It’s hard to keep Fleury out of the net when he’s playing that well and, from what he’s said to me before, when he’s feeling the healthiest he’s ever felt.

Beyond the concussions he’s sustained, Fleury has done a better job of taking care of himself and has trusted the Golden Knights’ training and health regimen team to keep him at this peak level as he gets older.

“I like to play,” Fleury said. “They tell me when to play and I just go out there. It depends on the situation. It gets to be a grind after a while. It’s a long season. A lot of games, a lot of travel. It is what it is. You have to be smart about it and I think I’m a little more experienced and I know my body a little better now, so that way I can take care of that.”

The Golden Knights have searched for a string of consistency to believe they’re back. Some home cooking, and wins against a lackluster Pacific Division, could be the recipe for that. It’s been a help for guys like Max Pacioretty (six goals in five games), Alex Tuch (12 points in 10 games) and Schmidt as he continues to ease into the lineup in his return.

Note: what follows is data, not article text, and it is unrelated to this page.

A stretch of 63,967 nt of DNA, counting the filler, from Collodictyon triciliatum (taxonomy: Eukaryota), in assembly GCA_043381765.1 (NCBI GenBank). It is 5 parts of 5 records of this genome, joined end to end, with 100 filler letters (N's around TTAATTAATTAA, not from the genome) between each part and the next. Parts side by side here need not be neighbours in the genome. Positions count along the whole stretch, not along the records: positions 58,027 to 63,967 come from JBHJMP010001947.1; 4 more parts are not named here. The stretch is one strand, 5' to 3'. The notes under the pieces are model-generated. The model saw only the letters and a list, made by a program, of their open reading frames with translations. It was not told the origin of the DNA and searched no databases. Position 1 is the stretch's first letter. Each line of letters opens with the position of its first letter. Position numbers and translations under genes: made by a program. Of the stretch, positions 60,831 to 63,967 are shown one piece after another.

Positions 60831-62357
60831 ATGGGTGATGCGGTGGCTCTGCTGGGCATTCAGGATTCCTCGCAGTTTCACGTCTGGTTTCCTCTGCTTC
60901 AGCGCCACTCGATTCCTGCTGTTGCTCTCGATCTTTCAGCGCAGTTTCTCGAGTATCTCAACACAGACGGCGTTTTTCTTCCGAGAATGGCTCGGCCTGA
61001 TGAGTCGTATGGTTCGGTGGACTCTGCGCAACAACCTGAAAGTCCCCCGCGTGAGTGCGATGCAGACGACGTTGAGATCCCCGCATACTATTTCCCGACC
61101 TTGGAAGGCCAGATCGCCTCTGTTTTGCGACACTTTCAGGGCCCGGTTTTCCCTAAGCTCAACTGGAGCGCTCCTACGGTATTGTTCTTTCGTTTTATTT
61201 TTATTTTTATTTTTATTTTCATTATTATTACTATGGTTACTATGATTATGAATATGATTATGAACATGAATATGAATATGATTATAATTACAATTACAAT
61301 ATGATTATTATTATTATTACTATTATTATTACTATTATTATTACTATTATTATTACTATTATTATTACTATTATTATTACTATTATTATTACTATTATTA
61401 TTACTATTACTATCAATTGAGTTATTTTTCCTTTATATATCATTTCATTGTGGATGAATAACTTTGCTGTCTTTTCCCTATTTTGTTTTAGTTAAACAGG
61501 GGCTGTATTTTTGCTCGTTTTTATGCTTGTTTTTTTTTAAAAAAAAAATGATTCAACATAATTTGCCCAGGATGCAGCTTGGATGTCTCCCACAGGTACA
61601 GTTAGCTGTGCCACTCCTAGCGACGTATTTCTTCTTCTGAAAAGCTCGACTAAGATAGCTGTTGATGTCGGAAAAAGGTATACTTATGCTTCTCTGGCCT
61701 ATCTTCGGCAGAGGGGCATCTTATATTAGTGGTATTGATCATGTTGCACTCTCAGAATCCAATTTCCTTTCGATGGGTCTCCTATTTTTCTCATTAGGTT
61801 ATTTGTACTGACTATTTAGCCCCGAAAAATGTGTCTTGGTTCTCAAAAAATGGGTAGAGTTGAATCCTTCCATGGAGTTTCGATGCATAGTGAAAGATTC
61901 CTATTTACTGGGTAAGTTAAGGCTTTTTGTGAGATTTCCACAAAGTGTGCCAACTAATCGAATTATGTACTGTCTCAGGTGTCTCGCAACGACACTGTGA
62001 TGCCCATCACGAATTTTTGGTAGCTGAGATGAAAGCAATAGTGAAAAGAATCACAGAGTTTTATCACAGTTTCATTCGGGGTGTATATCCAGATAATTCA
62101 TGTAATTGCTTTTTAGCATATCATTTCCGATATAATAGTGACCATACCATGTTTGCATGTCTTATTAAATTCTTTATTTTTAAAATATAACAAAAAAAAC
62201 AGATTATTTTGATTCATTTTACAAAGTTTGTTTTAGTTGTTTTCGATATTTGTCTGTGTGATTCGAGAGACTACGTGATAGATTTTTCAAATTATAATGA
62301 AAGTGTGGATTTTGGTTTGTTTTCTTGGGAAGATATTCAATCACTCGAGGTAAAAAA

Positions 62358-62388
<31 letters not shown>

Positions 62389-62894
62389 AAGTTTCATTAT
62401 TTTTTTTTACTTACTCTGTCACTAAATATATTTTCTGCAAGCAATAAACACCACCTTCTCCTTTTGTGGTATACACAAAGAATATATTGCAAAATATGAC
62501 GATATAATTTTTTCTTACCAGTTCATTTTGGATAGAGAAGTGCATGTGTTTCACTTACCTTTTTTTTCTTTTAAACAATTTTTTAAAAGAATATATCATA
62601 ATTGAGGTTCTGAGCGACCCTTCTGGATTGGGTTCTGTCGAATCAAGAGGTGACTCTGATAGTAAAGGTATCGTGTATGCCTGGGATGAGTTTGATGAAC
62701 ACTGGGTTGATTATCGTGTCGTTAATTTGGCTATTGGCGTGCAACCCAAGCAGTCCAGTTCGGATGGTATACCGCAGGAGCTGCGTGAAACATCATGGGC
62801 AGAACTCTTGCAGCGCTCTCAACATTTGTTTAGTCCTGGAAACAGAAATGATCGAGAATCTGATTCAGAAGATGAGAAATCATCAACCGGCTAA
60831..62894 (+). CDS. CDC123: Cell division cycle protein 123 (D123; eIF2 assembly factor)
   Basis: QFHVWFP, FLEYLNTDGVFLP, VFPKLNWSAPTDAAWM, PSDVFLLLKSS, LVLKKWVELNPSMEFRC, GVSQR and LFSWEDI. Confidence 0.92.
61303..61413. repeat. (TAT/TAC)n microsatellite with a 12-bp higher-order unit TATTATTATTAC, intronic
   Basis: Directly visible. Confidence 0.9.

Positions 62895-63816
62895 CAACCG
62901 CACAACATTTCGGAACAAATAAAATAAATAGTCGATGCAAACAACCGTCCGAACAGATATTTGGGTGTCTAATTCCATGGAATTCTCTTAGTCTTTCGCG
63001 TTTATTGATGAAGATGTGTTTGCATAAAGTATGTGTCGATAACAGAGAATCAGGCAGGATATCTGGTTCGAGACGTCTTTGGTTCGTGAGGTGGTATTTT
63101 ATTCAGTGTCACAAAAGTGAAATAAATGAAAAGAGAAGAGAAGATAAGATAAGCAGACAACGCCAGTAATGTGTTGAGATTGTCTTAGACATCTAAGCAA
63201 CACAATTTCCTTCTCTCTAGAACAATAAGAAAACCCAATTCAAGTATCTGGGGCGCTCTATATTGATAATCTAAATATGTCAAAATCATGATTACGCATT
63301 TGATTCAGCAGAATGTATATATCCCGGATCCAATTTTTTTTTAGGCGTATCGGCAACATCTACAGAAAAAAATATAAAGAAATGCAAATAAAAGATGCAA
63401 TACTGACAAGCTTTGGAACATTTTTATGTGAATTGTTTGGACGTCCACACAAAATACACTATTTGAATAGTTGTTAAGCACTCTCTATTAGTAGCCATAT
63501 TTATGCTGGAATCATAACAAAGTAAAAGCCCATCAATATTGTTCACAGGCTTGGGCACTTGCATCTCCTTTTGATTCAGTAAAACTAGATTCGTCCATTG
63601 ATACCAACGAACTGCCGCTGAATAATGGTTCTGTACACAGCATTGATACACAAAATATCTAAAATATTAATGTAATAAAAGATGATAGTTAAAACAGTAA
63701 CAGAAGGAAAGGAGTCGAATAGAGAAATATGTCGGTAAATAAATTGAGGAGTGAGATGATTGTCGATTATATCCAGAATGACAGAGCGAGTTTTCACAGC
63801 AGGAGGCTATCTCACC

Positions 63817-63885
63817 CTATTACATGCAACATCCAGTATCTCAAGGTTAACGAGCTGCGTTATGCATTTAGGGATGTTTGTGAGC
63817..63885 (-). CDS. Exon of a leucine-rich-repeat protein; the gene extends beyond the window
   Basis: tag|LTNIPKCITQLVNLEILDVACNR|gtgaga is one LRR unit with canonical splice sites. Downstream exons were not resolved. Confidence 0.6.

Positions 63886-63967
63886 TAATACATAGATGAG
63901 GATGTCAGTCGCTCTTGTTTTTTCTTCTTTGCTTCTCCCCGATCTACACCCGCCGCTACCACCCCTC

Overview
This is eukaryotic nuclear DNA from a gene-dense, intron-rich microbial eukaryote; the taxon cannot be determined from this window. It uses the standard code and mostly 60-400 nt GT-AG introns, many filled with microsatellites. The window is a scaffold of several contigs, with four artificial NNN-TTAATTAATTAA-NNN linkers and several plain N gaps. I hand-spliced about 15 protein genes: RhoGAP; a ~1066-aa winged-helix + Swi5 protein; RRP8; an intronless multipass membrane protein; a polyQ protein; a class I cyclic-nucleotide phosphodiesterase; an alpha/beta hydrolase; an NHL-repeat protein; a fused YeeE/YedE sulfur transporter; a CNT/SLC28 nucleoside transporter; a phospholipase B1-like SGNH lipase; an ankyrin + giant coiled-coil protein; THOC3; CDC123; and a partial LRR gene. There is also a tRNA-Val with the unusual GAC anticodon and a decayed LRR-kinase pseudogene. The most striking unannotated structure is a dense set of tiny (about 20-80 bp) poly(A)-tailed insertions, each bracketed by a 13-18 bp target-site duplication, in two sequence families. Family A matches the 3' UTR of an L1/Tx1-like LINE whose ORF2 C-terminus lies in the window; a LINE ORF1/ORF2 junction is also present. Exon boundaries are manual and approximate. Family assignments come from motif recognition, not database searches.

Goalies are like good defenses in football: They can travel. That translates in the locker room.

“He makes it a confident group,” Gallant said. “When the goalie plays that well, you know you can make mistakes and get away with them and it makes your group really confident. We’ve had that for a year now. He’s a big part of our group. We all knew that the day we picked him up [in the expansion draft].”

The Golden Knights are going to ride with Fleury as much as he wants to go. He knows his limitations. He will have a say on if he wants a day off. He’s earned that right. He won’t play every last of the 57 games in this season, but he’ll get his fair share.

Like Gallant said, though: How can you take a goalie like Fleury out now? They’ll figure it out when the time is right. For now, winning is of the utmost importance, and it shows.

“I think I see a few more smiles. Everyone’s relaxed and loose, more happy and upbeat,” Fleury said. “It’s a lot more fun when you win. Everyone’s enjoying themselves a little more.”